New St. Louis Park policy bans smoking in recreational facilities

Visitors to parks will see fewer cigarettes strewn about the grounds if a new St. Louis Park tobacco-free policy for recreational facilities is effective.

The St. Louis Park City Council approved the new policy Jan. 22, following the lead of 135 other communities and 11 counties in Minnesota that have adopted similar policies.

“Just about everyone around us is doing it or has done it,” Parks and Recreation Director Cindy Walsh said.

A map of metropolitan communities with tobacco-free parks policies shows St. Louis Park as an island surrounded by communities that previously adopted such policies. With rare exception, the map shows a block of cities with such policies stretching from Ramsey, Andover and Ham Lake in the north south to the Minnesota River, with a few communities south of the river, like Savage, Eagan and Rosemount, also adopting such policies.

The new policy would not lead to police citations as St. Louis Park officials opted not to enact an actual ordinance.

“An ordinance is something that has to be enforceable, something that if we were called out to a park area, the police would have to respond and actually enforce it,” Walsh explained. “A policy, which is where the majority of the communities are going, is really a voluntary compliance.”

She added, “We’re hoping voluntary compliance is something that will work in our community. I’m fairly certain that it will.”

Compliance procedures say parks and recreation staff will monitor for compliance, though. Individuals who refuse to stop using tobacco in city outdoor recreational areas could be ejected or removed from the area for the remainder of the day or event.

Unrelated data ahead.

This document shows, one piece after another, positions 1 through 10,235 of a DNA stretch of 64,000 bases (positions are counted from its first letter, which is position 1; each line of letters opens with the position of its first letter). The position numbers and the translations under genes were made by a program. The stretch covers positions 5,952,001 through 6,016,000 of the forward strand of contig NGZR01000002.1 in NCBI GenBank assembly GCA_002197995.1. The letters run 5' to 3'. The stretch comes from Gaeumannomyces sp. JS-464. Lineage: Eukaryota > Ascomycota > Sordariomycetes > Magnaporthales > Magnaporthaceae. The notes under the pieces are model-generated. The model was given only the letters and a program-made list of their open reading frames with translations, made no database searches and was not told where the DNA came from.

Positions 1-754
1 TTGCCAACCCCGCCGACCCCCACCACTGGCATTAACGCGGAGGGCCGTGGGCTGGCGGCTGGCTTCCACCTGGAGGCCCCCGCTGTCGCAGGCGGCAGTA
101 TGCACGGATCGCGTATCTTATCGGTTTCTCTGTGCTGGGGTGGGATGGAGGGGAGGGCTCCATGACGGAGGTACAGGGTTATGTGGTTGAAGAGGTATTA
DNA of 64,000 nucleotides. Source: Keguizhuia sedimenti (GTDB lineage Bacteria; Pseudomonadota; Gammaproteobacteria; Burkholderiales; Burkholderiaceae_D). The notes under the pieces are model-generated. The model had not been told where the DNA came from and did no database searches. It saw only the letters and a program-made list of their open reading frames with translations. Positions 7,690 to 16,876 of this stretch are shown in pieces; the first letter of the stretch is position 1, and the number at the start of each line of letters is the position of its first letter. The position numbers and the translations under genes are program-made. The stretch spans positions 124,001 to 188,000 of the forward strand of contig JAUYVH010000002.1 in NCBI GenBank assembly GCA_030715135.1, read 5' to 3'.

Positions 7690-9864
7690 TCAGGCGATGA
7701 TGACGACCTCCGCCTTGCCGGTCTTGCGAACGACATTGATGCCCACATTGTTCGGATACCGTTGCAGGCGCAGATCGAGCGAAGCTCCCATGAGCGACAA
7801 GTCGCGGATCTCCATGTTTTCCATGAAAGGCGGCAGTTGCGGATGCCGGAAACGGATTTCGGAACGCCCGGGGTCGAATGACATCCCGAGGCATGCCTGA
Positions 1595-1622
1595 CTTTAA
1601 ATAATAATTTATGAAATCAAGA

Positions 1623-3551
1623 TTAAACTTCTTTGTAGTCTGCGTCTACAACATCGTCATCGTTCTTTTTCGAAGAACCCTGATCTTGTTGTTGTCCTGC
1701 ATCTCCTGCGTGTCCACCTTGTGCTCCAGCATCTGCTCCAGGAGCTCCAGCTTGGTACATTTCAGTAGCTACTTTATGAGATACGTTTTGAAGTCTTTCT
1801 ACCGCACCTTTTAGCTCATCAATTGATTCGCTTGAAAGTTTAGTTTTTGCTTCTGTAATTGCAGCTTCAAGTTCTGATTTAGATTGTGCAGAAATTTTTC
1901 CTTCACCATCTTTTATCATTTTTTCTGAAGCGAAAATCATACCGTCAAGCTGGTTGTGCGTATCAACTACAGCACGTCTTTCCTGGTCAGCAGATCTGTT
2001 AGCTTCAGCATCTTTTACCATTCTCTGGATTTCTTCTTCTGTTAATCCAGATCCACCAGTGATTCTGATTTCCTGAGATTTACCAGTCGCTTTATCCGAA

The Tobacco-Free Parks Organization has advocated for such policies and will provide St. Louis Park with signs prohibiting smoking at outdoor recreational facilities at no cost to the city.

The policy defines outdoor recreational facilities as city-operated playgrounds, athletic fields, picnic shelters, park shelter buildings, the city’s amphitheater, indoor facilities, skate parks, aquatic parks, parks in general, walking and hiking trails, restrooms, concession areas and spectator areas.

In response to a question from Councilmember Julia Ross, Walsh said the policy would not include vehicles parked in city parking lots.

“To my knowledge other communities have not addressed that,” Walsh said. “They would consider individual vehicles as personal property or an area where people can do whatever is legal within their vehicles.”

The Parks and Recreation Advisory Commission began researching the policy upon the City Council’s request during an annual review of commission goals. City staff contacted the Tobacco-Free Parks Organization for advice. The parks commission also collaborated with the Police Advisory Commission on the effort.

“They talked about it at length,” Mayor Jeff Jacobs said of commissioners. “It’s a testament to the time and energy people put into our commissions and boards in general.”

The policy states, “Tobacco product use in the proximity of children, youth and adults engaging in or watching outdoor recreational activities is unhealthy and detrimental to the health of others.”

The policy adds, “Tobacco products once consumed in public spaces are often discarded on the ground, thus posing a risk of ingestion to toddlers and causing a litter problem.

Organizers of the policy also indicated smoking in parks could emulate bad behavior for young people.

“As parents, leaders, coaches and officials, we are thought of as role models and the use of tobacco products around youth has a negative effect on their lifestyle choices,” the policy states.

“I think this is a wonderful idea,” Councilmember Susan Sanger said. “I’m glad we’re finally getting to do this.”

up arrow